Matt RaibleMatt Raible is a Java Champion and Developer Advocate at Okta. developer.okta.com

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10+ YEARS


Over 10 years ago, I wrote my first blog post. Since then, I've authored books, had kids, traveled the world, found Trish and blogged about it all.

Selenium Plugin for Maven

On the Maven users mailing list, Mick Knutson recently posted a question asking if there's a Maven 2 plugin for Selenium. Since we're hoping to move from Canoo WebTest to Selenium for AppFuse, this piqued my interest. It looks like the Geronimo guys have created a plugin and they run their Selenium tests from TestNG. While another user agrees, Wendy Smoak recommends following what Shale does.

While these solutions sound doable, David Santiago Turiño seems to suggest the best solution: Mavenium. The main limitation of Mavenium seems to be it only supports HTML-based tests. Since I expect most AppFuse users to generate their tests using the Selenium IDE, I doubt this will be an issue.

Is anyone using this plugin? If so, do you think it's the best way to integrate Selenium into AppFuse? We'd like to implement the most popular and easiest to use mechanism.

Posted in Java at Dec 08 2006, 05:04:55 PM MST 6 Comments
Comments:

Wow. We did it a completely different way. We used selenium outside of the build process. Mainly after we deploy and execute our selenium tests on an integration server.

Here is our set up. Tester saves the test from the selenium-ide to some folder (linked to cvs of course) and as a java export (I am underway modifying the ide to save the files as both html and java as the translater code in the rc is not as good (just look for your self)). Basically a dual head save just easier on our tester (bless her).

Have a spring config that sets up the site undertest and what test(s) to perform or not test as you might not be ready to test some pages.

The saved java files get compiled on the fly (we used bcel first but are now using eclipse compiler) then that test gets executed logs the run. If it fails we capture the offending web page with the selenium error.

Come in the next day and check to see if tests pass or fail.

There are some more moving pieces. Feel free to discuss.

PS: After reviewing the Site Mesh site and examples it still seems to me like more work and maintenance for a coder but it is an excellent idea.

Posted by doyle on December 08, 2006 at 10:50 PM MST #

I strongly recommend that you consider using Selenium Remote Control. We use it with the provided Java wrapper API and write our tests in JUnit (or you could equally use TestNG). This is terrific because you can set up your test fixture data directly (e.g. via your domain objects). We use the same 'test helper' classes to set up fixture data that we use for all our non-UI JUnit system tests.

With Selenium-RC you can include all our web UI tests in your continuous integration cycle. We've got Cruise Control set-up to run all the Selenium tests in IE and then in Firefox.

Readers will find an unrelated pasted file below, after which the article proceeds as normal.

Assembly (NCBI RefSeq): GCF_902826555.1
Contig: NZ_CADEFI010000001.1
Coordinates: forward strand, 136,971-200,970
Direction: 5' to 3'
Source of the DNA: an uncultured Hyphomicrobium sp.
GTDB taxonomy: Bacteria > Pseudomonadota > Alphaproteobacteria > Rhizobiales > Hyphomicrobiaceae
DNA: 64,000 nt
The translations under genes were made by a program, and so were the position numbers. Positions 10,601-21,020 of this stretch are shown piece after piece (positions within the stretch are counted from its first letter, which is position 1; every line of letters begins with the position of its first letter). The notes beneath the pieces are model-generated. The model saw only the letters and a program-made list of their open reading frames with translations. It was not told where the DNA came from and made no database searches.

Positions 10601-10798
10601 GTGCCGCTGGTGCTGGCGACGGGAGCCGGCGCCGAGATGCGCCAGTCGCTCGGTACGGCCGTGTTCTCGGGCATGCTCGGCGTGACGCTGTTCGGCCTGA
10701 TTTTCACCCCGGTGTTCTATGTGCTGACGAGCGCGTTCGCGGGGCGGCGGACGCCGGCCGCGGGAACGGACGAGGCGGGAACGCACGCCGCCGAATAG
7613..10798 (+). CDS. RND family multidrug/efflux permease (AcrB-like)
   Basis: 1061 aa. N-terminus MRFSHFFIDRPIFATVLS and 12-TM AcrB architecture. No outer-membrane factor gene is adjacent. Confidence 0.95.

Because Selenium-RC includes a proxy server ('Selenium Server') there's no cross-site scripting security issue to stop you testing web pages in other domains (should you need to do that).

Selenium-IDE can still be useful to write the first draft of a new test (and then port to Java), but once you've developed some Selenium expertise it's easy enough to author new tests directly in Java.

Posted by Beagley on December 09, 2006 at 12:31 PM MST #

I have written a (long-ish) blog post on using Selenium Remote Control, TestNG, Cargo and Maven. You might find it useful.

If you are pressed for time, you can quickly skim over the steps, grab the example archive I have uploaded, and look through the sources of the last step.

Posted by Binil Thomas on December 09, 2006 at 01:41 PM MST #

mavenium is about what I have found useful from my own experience: create integration tests to be used in a continuous integration environment in the simplest (in terms of maintenance and configuration), way.

Me, as a user, prefer to "develop" my UI tests with a tool like Selenium-IDE than coding them in Java classes. Furthermore, whenever the UI changes, I found quite more easy to update the existing tests with the help of such a tool than firing Eclipse and start coding (although it could become something simple with practise,yes...). I tried JWebUnit in the past and when I saw Selenium-IDE in action, the choice was clear for me.

In the background, mavenium is using Selenium-RC to run the tests, another tester superb tool.

I would like to make it even easier to configure in terms of dependencies and make it able to produce "Surefireable" test reports, which is something that seems to be demanded and I would like to see in my CC reports.

David

Posted by David Santiago on December 09, 2006 at 05:29 PM MST #

[Trackback] There were some questions in the mailing list and Matt Raible blog about using Selenium with Maven 2. These are the available solutions: selenium-maven-plugin We use it for Continuum integration tests , it...

Posted by Carlos Sanchez's Weblog on December 14, 2006 at 08:27 AM MST #

You can find a plugin for Maven 2 here:

http://mojo.codehaus.org/selenium-maven-plugin/

Posted by Jason Dillon on February 24, 2007 at 04:46 AM MST #

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